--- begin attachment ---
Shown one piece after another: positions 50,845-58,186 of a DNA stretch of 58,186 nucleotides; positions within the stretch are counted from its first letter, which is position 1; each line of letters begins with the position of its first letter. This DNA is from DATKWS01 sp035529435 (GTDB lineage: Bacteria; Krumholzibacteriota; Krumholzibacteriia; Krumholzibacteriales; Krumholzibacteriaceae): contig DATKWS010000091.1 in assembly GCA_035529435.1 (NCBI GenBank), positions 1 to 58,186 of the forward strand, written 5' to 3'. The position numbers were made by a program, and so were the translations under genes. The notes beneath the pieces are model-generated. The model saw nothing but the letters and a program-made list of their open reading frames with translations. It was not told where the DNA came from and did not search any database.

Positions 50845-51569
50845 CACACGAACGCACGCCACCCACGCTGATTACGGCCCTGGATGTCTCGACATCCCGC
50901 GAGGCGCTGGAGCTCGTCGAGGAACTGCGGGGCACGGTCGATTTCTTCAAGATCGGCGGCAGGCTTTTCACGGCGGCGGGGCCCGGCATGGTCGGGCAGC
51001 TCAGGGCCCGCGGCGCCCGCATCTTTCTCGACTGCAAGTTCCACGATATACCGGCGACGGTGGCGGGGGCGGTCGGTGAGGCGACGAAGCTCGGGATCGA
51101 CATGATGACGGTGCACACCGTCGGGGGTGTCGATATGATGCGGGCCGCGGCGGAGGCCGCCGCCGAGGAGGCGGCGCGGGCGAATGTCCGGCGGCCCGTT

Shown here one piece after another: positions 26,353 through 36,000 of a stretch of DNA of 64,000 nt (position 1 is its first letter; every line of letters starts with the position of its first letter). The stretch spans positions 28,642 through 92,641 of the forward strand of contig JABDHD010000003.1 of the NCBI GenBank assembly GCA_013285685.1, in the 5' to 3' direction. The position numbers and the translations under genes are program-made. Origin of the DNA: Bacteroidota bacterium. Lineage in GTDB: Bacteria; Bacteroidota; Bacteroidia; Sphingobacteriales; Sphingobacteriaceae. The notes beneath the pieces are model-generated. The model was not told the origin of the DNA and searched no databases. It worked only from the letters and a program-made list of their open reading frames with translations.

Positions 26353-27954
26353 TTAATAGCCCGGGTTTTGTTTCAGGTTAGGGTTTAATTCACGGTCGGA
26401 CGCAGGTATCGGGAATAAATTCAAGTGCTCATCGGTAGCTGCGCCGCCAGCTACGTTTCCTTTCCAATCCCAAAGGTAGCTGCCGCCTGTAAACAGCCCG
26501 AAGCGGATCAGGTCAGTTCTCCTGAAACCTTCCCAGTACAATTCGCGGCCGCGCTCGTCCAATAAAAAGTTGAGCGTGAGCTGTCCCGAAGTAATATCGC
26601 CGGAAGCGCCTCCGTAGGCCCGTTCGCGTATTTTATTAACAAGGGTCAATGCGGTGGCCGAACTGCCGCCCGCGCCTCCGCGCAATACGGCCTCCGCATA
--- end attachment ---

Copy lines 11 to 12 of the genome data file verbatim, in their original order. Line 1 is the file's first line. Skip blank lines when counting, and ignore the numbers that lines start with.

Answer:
26501 AAGCGGATCAGGTCAGTTCTCCTGAAACCTTCCCAGTACAATTCGCGGCCGCGCTCGTCCAATAAAAAGTTGAGCGTGAGCTGTCCCGAAGTAATATCGC
26601 CGGAAGCGCCTCCGTAGGCCCGTTCGCGTATTTTATTAACAAGGGTCAATGCGGTGGCCGAACTGCCGCCCGCGCCTCCGCGCAATACGGCCTCCGCATA